An econometric analysis of student withdrawal and progression in post-reform Italian Universities
As in much of Europe, and in the particular context of the Bologna Convention on tertiary education, the Italian university system has experienced substantial reform in recent years, the major aims of which include increasing the participation, progression and retention rates of students in higher education. Reform has reduced the length of undergraduate degree programmes to three years with the intention that students should be able to graduate at an earlier age than in the past, in line with graduates from other European countries. This paper offers a first econometric analysis of student withdrawal and progression three years after the introduction of major reform. We use administrative data on students of two Italian universities in a probit model of the probability that the student drops out, and an OLS model of student progression. Our analyses suggest that, notwithstanding the reforms, the drop-out (withdrawal) rate is still very high and only a small proportion of students are likely to complete their studies within the institutional time. In particular, we find that differences in students’ prior educational background and performance have remarkably large effects on their withdrawal and progression probabilities. We infer from our results that poor retention and completion rates of Italian university students are unlikely to improve without further significant institutional change.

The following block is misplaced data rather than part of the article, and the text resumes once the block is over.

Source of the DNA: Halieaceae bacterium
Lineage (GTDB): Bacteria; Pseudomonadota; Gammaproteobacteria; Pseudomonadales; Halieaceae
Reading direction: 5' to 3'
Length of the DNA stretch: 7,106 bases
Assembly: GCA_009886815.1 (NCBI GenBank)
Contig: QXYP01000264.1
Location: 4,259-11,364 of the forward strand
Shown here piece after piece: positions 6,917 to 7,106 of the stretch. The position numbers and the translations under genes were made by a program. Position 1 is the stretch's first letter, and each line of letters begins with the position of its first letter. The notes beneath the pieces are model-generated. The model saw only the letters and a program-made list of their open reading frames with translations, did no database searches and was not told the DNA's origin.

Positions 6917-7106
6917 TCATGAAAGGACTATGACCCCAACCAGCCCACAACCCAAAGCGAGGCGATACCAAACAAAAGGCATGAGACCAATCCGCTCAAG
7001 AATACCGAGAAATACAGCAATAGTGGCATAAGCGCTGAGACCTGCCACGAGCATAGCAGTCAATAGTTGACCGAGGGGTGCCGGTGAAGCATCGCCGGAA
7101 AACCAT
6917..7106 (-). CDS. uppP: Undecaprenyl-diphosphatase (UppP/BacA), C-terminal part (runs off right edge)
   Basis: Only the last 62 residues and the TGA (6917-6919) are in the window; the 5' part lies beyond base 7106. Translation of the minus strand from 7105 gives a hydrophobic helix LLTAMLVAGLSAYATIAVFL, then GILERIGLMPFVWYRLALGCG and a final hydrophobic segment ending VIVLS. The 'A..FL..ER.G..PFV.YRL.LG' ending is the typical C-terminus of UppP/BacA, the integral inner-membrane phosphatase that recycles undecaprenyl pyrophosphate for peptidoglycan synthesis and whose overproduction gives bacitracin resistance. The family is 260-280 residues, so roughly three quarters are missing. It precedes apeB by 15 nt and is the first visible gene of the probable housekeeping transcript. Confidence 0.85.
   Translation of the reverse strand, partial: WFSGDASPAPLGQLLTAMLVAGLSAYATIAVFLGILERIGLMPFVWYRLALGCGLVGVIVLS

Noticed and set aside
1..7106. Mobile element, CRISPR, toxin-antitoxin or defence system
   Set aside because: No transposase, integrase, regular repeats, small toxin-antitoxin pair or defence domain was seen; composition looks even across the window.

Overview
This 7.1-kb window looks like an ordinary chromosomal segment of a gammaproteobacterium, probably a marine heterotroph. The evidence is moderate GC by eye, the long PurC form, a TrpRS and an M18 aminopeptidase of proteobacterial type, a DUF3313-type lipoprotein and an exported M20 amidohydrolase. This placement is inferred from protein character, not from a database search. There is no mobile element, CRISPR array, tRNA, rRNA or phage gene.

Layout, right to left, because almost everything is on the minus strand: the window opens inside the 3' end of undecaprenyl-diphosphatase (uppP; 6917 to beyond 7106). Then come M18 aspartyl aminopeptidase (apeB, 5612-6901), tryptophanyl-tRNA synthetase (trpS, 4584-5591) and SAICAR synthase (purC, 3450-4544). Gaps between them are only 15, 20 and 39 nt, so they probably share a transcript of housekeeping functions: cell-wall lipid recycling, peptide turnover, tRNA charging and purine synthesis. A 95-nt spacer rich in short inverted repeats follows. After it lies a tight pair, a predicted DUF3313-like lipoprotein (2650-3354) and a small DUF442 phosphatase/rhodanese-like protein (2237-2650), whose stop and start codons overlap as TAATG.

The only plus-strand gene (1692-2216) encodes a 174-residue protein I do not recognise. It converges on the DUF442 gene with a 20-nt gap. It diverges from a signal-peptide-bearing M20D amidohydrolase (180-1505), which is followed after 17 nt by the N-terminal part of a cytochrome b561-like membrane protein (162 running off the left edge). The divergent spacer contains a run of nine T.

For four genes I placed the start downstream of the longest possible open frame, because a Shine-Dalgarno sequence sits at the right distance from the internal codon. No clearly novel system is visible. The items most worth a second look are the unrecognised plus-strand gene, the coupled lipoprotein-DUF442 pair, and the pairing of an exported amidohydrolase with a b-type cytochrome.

|Date of creation:||2005|
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